The Mark Kingsbury Memorial Bridge over the Illecillewaet River opened to the public in mid-January

The black bridge: A look at the new bridge over the Illecillewaet River and the greenbelt

A look at the history of the Illecillewaet Greenbelt and the new bridge over the Illecillewaet River.

It was a cold, windy morning when I met Don Pegues for a walk along the Illecillewaet Greenbelt last Thursday morning. The snow from the previous weekend’s snowfall had been blown into drifts along the many trails in the area. The parts that hadn’t been packed down by people were a mix of hard pack and deep, snowy drifts.

I was with Pegues to get a tour of the Greenbelt and the new bridge over the Illecillewaet River that just opened this month.

We met up in Kovach Park, Pegues warm toque tugged down to just above his large glasses. His moustache was showing signs of frost.

Pegues is a lifetime member of the Illecillewaet Greenbelt Society and is the organization’s treasurer. As he puts it, he was asked to join, told he wouldn’t have to do too much, and ended up doing a lot.

“We’ve just been trying to keep things organized as much as possible,” he told me as we joined the main greenbelt trail alongside the park.

The Illecillewaet Greenbelt society was formed in the late-1980s in order to protect the green space along the north bank of the Illecillewaet River. Francis Maltby, a founding member of the society, credited Ruby Knobbs, Doug Powell, Doug Moore and Morris Toporowsky with leading the way on establishing the greenbelt.

“The original concept was they looked at the community and they looked at the fact we had some wonderful natural areas in the community,” Maltby said in an interview. “Key to it was the fact that these areas were habitat and they supported various species. They wanted to have some areas in the community that maintained those functions.”

Getting hold of the land was an ordeal and it required three years of working with various levels of government for the society to get the license of occupation on the 22 acres it now holds.

The society’s initial work involved creating a trail network that could be used at high water. It also went about replacing the trees that had been lost when the Keenleyside Dam was built  and the reservoir flooded in 1968.

“Over the course of about 10 years we planted about 10,000 trees,” said Maltby.

One of the society’s visions at the time was a bridge over the Illecillewaet river and expanding the greenbelt to include the southside of the river. Funding and administrative issues prevented that from becoming a reality until last year, when the City of Revelstoke secured enough grant funding to build the $735,000 structure.

The greenbelt has a different feel to it in the winter. The legions of joggers and dog walkers that venture through the area in summer are much diminished and many of the trails are lost to the snow.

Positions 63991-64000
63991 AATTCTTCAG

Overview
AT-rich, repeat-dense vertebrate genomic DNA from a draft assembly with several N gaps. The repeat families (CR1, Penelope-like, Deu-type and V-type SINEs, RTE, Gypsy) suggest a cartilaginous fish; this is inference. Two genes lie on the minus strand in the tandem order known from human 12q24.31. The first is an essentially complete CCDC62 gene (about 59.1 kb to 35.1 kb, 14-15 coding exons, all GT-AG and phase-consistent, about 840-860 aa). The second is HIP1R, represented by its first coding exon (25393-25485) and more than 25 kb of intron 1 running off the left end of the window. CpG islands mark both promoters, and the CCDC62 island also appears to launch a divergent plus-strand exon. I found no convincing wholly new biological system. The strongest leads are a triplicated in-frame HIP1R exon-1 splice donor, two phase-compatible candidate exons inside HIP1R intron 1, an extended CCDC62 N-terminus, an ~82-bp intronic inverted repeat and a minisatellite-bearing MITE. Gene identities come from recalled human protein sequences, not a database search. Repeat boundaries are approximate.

Approaching the bridge with Pegues, it seemed much closer than I expected. Normally I would pass by on my bike and the old railway abutments seemed miles away from town. On this day, we reached the abutments after about 10 minutes of trudging through the snow.

The Mark Kingsbury Memorial Bridge is named after the former president of CMH, who’s foundation made a $100,000 donation to the project in exchange for the name. It was built by Vic Van Isle over the course of the fall and the truss was installed shortly before Christmas.

The bridge won’t have its official opening until the spring but judging by the well-trodden snow along the wooden walkway, it is already seeing substantial use. The bridge was designed to be strong enough to support an ambulance in case the Fourth Street bridge is out of service.

It looks like an old railway bridge. The black steel frame mimics the original CP railway bridge over the river. It is a departure from the suspension bridge design initially envisioned, said Pegues.

“Initially they were looking at a nice airy suspension bridge but then the city, because of the ambulance situation, decided to go with something quite a bit more skookum than what was originally envisioned,” he told me.

On the south bank of the river, the obvious trail peters out. The old railway right-of-way is grown in and it’s not obvious where to go. During high water, much of this land is underwater. Right now, the Illecillewaet River is frozen over, except for one open patch to the east.

The land to the south belongs to a mix of public and private holders and there are plans in the works to create a trail network that would link Arrow Heights to the bridge. Pegues told me he regularly bikes from the river to the airport and if someone is intrepid (and energetic) enough, it’s possible to make it all the way to the Alkokolex River.

There is little doubt the greenbelt has been a success. Recreation use has increased greatly in the area, though it has created problems of more and more trails being created. Francis Maltby expressed concern about the impact of increased use on wildlife.

“The recreational impacts have grown exponentially since the reservoir has come in,” he said. “It has started to affect the ability of some of those areas to support water fowl and some of those other things.”

Still, he’s optimistic that as people become informed, they will be sympathetic to the problem.

“It’s a gem to everybody now,” he said. “People love the area, they appreciate what it’s about.”


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